RELATED: Mike Krukow on Holliday's slide -- 'It was a bush play'

Ryan Vogelsong said his first thought was to make a pitchand get everyone back in the dugout as soon as possible.

Just so they could take a better look at him and maybe getsome more honest answers, Vogelsong said. Because you know, when were outthere, hes not coming out of the game whether hes hurt or not.

He was playing it off pretty good, Vogelsong said. Butthey kept a close eye on him. He didnt want to come out of the game, even whenhe did.

Trainers gave Scutaro the hook after fiveinnings, when he acknowledged he was stiffening up and it was getting harder tomove. Sitting on a four-hour flight to St. Louis probably wont help, either.

This isnt the first time the Giants and Cardinals havecrossed abrupt paths at second base. Back in 1988, benches cleared in a game atBusch Stadium when Will Clark slid hard into second baseman Jose Oquendo a yearafter the Cards beat the Giants in the NLCS.

Clark, 24 years later, was in Scutaros corner.

VIDEO: Will Clark -- 'There's ways to get even'

Well, he went right over the bag, but it was also very,very late, said Clark, now a Giants special assistant who threw out the firstpitch of Game 1 on Sunday. Generally you try to slide before the bag. This wascompletely over the top.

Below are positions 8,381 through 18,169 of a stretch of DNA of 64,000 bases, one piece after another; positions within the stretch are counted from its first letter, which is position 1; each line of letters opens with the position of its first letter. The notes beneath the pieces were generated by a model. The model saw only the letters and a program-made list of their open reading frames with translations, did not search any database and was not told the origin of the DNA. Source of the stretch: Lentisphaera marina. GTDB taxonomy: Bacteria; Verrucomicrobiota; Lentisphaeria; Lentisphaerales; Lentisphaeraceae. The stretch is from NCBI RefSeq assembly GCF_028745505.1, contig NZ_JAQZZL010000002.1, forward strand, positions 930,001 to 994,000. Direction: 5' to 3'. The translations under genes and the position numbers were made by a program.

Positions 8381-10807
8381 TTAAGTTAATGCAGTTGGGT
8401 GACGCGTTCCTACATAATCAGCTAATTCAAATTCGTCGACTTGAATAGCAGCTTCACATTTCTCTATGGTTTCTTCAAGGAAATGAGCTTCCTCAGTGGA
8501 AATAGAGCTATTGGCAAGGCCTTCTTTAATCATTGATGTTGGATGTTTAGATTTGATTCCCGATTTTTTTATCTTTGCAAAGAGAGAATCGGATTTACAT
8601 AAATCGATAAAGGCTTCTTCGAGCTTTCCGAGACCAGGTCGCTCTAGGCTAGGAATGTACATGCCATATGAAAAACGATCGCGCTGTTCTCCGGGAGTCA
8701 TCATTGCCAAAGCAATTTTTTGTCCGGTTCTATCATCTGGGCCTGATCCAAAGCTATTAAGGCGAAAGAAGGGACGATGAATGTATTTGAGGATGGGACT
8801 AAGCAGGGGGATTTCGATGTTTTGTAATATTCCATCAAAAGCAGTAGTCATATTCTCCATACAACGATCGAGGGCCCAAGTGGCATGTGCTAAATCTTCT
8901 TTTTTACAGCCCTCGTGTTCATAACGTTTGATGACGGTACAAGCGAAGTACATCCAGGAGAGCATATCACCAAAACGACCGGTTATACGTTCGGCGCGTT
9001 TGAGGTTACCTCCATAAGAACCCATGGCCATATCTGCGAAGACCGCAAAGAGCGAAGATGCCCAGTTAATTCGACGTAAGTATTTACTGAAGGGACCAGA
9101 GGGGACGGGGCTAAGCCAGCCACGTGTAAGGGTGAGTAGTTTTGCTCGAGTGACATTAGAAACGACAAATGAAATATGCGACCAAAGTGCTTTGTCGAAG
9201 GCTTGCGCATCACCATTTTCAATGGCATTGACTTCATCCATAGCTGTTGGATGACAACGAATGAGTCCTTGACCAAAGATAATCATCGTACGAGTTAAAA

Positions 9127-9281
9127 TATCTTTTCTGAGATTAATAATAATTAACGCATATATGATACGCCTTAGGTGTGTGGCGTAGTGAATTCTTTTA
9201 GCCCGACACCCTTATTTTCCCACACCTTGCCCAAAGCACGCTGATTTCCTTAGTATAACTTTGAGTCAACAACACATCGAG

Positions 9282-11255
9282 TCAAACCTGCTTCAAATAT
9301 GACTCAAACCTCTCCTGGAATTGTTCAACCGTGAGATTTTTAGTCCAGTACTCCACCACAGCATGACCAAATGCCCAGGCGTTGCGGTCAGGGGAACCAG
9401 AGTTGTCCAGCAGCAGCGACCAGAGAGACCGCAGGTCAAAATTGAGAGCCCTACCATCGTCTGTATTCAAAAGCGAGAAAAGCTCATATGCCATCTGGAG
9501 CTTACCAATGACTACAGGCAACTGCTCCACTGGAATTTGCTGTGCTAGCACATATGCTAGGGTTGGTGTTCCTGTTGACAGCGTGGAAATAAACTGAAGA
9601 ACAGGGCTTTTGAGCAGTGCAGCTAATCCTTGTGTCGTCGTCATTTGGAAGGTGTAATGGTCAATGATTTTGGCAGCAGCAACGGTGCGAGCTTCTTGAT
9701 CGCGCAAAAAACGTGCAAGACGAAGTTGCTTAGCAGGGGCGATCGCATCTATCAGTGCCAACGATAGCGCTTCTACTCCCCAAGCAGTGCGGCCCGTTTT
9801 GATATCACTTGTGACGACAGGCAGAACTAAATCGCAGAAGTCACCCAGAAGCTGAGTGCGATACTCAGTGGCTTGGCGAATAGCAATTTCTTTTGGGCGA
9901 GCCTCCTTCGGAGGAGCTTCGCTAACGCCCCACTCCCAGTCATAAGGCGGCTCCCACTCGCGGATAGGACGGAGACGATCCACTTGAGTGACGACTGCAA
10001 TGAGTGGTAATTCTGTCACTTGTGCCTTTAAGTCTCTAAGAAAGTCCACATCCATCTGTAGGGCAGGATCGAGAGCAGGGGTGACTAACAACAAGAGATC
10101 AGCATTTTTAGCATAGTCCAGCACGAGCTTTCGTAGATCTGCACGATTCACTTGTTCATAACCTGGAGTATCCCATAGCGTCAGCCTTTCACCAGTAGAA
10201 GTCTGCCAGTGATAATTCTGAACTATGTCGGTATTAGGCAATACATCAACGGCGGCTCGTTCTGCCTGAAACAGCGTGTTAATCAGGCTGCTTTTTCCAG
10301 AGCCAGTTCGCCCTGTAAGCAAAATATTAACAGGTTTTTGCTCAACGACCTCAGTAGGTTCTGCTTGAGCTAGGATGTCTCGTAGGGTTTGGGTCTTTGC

As for a comparison to his play in 1988?

You mean with Mr. Oquendo? Clark said. Yeah, prettysimilar. I was a little more before the bag. He made contact on top of the bag.The fact is, its over the top of the bag. There was no attempt to slide intothe bag at all.

Replays of Clarks slide show he went very late into thebase, but he slid with his feet. He didnt throw a flying body block likeHolliday did.

Clark was asked if he took umbrage at Hollidays slide.

Now thats a big word, he said. Better watch out!

How about ticked off?

There you go, he said.

Almost a quarter-century ago, the Cardinals threw at Clark at their next opportunity. TheGiants did no such thing with Holliday, and given the magnitude of these games,they might not issue hardball justice until the regular season next year.Vogelsong said it wasnt a priority for him as he tried to maintain his focusand win to earn a split in the first two games here at AT&T Park.

Before, we took care of business on the field, Clark said.Its a little tougher to do that now. The games changed a little bit. Nowadaysyou see all the microphones and all the TV angles. And you see how manywarnings there are now. We didnt have that back then.

But theres ways to get even.

Scutaro found one. The Giants are just hoping the price wasnttoo dear.

Projection system loves Giancarlo Stanton at AT&T Park